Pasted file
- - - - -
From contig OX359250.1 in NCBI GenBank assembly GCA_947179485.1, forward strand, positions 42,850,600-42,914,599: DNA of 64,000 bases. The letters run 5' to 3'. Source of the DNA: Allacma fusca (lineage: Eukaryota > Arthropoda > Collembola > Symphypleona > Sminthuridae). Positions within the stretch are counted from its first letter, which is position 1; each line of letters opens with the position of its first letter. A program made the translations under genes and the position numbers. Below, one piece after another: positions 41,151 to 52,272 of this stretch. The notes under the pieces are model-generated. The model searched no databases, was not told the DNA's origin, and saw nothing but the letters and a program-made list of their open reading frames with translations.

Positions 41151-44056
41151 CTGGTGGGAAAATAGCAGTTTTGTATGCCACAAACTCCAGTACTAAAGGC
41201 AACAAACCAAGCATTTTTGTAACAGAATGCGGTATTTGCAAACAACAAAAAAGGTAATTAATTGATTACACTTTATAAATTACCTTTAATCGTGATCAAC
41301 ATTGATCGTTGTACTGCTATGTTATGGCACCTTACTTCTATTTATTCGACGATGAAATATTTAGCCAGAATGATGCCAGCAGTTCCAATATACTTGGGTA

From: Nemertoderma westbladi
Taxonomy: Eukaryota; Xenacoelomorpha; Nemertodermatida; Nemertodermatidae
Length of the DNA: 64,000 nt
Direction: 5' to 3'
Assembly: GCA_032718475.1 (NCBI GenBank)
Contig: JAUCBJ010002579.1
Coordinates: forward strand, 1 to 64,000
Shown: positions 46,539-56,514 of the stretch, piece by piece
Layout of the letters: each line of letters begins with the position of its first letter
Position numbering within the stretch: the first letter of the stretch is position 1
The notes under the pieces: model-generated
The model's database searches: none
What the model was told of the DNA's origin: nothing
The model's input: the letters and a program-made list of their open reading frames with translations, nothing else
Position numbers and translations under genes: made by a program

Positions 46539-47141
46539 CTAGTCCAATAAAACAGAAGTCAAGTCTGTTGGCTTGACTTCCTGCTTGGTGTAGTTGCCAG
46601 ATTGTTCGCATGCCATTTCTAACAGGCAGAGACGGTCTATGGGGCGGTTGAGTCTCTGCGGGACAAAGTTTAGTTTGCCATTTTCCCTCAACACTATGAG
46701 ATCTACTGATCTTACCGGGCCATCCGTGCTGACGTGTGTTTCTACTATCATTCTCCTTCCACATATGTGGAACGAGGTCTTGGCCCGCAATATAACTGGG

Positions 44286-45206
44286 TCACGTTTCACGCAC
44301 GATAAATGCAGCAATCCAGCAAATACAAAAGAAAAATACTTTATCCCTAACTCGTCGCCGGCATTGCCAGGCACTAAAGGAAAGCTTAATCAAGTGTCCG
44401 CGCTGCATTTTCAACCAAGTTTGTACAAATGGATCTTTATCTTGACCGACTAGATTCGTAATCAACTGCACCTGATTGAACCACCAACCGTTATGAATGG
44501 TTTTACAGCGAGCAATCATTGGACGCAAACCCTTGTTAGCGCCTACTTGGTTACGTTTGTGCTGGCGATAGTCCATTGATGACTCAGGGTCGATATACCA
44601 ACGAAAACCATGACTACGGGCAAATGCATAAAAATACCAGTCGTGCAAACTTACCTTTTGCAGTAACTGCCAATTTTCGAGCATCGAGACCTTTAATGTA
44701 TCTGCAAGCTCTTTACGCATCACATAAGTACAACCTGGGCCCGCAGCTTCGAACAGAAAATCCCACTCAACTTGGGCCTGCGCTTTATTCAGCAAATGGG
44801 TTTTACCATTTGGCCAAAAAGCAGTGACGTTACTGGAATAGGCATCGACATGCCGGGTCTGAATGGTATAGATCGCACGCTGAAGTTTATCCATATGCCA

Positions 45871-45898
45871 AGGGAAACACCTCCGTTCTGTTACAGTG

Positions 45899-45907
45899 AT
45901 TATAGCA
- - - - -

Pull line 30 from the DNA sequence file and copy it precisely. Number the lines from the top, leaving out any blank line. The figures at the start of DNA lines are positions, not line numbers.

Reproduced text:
44601 ACGAAAACCATGACTACGGGCAAATGCATAAAAATACCAGTCGTGCAAACTTACCTTTTGCAGTAACTGCCAATTTTCGAGCATCGAGACCTTTAATGTA